The Week in Review

Our nation’s approach to children is “nothing less than a disgrace and an international embarrassment,” Sen. Bernie Sanders said in remarks on the Senate floor Tuesday, announcing a proposal to provide 1 million jobs for young people over the next two years. Sanders also introduced an initiative on Tuesday aimed at making solar energy more accessible to low-income families. On Friday he asked the Federal Communications Commission to investigate “ridiculous prices” for cable and broadband services. In the beginning of the week, Sanders addressed a pair of growing financial crises. He applauded the people of Greece for rejecting more austerity and backed bankruptcy protections to enable Puerto Rico to "restructure its debt in a rational way that does not harm its people, ordinary investors or pension funds in the United States."

Senators Call on FCC to Probe Cable, Broadband Prices

Sanders and three colleagues on Friday asked the Federal Communications Commission to investigate “ridiculous prices” for cable and broadband services. “Consumers in our country have little or no choice in their Internet and cable provider. As a result, these companies are able to charge ridiculous prices and add hidden fees onto a customer’s bill,” Sanders wrote in the letter to FCC Chairman Tom Wheeler. The senators said an investigation by the commission would give consumers a better understanding of cable and broadband prices. They also said it would help policymakers evaluate the impact of corporate mergers, such as a proposed deal involving Charter, Time-Warner Cable and Bright House Networks. Read more here.

America’s Approach to Children an ‘International Embarrassment’

Sanders on Wednesday called our nation’s approach to children “nothing less than a disgrace and an international embarrassment.” Sanders made the remarks in announcing a proposal to provide 1 million jobs for young people over the next two years. He will offer the jobs legislation as an amendment to an education bill now before the Senate. In prepared remarks, Sanders discussed high youth unemployment, the high cost of college and inadequate child care. Congress must begin paying attention to the national tragedy of youth unemployment. “It is beyond belief that in the richest country in the history of the world millions of young people are unable to find work and begin their careers. According to the Economic Policy Institute, unbelievably, youth unemployment for high school graduates and dropouts is 33 percent for white youth, 36 percent for Hispanic youth and 51 percent for African-American young people. Read more here. Watch Sen. Sanders on the Senate floor here.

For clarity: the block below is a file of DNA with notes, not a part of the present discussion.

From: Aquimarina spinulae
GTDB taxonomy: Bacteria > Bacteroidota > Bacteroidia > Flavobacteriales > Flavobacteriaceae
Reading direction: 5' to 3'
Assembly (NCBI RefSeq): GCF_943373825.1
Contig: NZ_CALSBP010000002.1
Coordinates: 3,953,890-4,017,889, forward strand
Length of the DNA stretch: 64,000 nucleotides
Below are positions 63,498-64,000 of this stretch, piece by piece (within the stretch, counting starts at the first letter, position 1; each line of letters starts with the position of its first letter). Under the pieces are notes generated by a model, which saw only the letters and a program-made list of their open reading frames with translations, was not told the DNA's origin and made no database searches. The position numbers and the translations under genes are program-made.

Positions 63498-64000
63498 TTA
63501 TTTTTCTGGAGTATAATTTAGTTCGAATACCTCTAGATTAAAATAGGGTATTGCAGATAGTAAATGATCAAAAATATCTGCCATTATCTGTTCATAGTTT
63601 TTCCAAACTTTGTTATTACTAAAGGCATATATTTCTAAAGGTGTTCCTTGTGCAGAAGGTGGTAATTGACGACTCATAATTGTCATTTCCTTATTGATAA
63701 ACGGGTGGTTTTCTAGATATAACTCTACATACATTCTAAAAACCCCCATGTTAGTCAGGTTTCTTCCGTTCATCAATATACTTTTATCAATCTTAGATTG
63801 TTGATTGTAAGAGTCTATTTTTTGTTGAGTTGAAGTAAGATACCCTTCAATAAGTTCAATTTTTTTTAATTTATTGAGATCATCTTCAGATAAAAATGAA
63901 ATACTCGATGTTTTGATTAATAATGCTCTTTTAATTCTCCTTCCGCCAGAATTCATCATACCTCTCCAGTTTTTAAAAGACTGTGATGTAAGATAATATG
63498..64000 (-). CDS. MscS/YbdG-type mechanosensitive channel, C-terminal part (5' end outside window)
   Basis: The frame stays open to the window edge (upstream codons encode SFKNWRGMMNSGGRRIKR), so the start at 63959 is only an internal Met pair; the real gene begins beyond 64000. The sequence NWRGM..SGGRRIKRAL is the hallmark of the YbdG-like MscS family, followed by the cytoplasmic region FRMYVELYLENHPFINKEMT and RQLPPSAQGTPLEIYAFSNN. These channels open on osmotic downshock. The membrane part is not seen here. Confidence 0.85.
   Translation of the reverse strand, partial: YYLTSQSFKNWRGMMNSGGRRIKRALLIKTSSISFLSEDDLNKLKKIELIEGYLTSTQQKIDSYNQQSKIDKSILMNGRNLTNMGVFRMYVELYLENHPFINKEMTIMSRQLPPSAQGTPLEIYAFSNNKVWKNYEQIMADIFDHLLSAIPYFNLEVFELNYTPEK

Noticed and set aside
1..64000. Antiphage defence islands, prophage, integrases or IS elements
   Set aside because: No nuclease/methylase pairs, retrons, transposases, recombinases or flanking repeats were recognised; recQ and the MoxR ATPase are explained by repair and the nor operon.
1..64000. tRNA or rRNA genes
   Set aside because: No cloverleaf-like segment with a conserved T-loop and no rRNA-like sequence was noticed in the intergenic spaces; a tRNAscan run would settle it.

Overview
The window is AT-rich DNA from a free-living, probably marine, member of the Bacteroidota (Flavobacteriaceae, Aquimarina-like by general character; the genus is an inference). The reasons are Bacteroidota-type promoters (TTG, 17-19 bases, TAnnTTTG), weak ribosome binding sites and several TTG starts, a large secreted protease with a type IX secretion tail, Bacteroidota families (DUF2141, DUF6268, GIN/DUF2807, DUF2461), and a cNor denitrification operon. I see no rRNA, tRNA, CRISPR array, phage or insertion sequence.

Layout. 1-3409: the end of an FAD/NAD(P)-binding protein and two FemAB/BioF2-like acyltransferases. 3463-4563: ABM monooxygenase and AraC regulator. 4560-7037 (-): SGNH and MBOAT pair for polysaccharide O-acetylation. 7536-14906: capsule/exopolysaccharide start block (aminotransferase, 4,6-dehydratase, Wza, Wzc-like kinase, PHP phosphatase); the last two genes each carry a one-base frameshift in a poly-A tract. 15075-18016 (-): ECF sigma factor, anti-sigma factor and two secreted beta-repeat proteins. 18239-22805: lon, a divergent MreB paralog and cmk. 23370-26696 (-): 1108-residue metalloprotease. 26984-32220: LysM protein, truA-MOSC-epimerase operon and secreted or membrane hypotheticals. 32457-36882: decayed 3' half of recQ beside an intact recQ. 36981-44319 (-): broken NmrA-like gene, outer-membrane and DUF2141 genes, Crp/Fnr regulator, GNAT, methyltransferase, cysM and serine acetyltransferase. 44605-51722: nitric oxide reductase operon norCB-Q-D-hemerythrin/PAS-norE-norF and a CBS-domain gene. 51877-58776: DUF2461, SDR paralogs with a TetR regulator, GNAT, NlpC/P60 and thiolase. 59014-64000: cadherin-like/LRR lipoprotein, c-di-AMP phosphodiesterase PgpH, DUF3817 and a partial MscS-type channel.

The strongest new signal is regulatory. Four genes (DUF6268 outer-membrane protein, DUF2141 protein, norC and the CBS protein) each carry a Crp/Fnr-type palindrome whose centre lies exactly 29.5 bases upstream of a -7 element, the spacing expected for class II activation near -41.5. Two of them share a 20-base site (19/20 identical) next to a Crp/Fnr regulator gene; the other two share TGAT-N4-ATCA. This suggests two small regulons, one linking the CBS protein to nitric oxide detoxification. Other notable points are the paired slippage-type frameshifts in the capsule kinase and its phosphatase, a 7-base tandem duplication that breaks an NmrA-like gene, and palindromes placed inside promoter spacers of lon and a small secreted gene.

Sanders Introduces Solar Initiative

Sen. Bernie Sanders on Tuesday introduced legislation to make solar energy more accessible to low-income families. “While the cost of solar panels has gone down in recent years, it is still out of reach for millions of low-income families that need it the most,” said Sanders. “Families across this country struggle to pay electricity bills and access to solar energy can help reduce these costs.” The Low Income Solar Act of 2015 was introduced on the same day the White House proposed an initiative to make solar power more accessible to households and businesses. The Sanders bill would provide $200 million in loans and grants through the Department of Energy to offset the upfront costs for solar arrays on community facilities, public housing and low-income family homes. Read more here.

Sanders Addresses Puerto Rican Debt Crisis

Sanders on Tuesday backed bankruptcy protections to enable Puerto Rico to “restructure its debt in a rational way that does not harm its people, ordinary investors or pension funds in the United States," The Washington Post reported. "I strongly believe Puerto Rico should be afforded the same bankruptcy protections that exist for municipalities across the United States," he added. Sanders cited "the policies of austerity and the greed of large financial institutions" as key contributors to Puerto Rico's financial crisis. "Puerto Rico has been in a severe recession for almost a decade. Read more here.

Greece Votes ‘No’ to Austerity

Voters in Greece resoundingly rejected creditors' demands for more austerity in return for rescue loans Sunday, backing Prime Minister Alexis Tsipras, who insisted the vote would give him a stronger hand to reach a better deal. “I applaud the people of Greece for saying ‘no' to more austerity for the the poor, the children, the sick and the elderly," said Sanders in a statement. "In a world of massive wealth and income inequality Europe must support Greece's efforts to build an economy which creates more jobs and income, not more unemployment and suffering."